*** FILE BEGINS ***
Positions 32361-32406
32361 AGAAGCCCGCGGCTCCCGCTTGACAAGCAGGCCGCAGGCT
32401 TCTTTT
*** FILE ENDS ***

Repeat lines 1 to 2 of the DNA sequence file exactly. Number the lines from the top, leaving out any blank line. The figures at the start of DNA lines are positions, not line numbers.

Positions 32361-32406
32361 AGAAGCCCGCGGCTCCCGCTTGACAAGCAGGCCGCAGGCT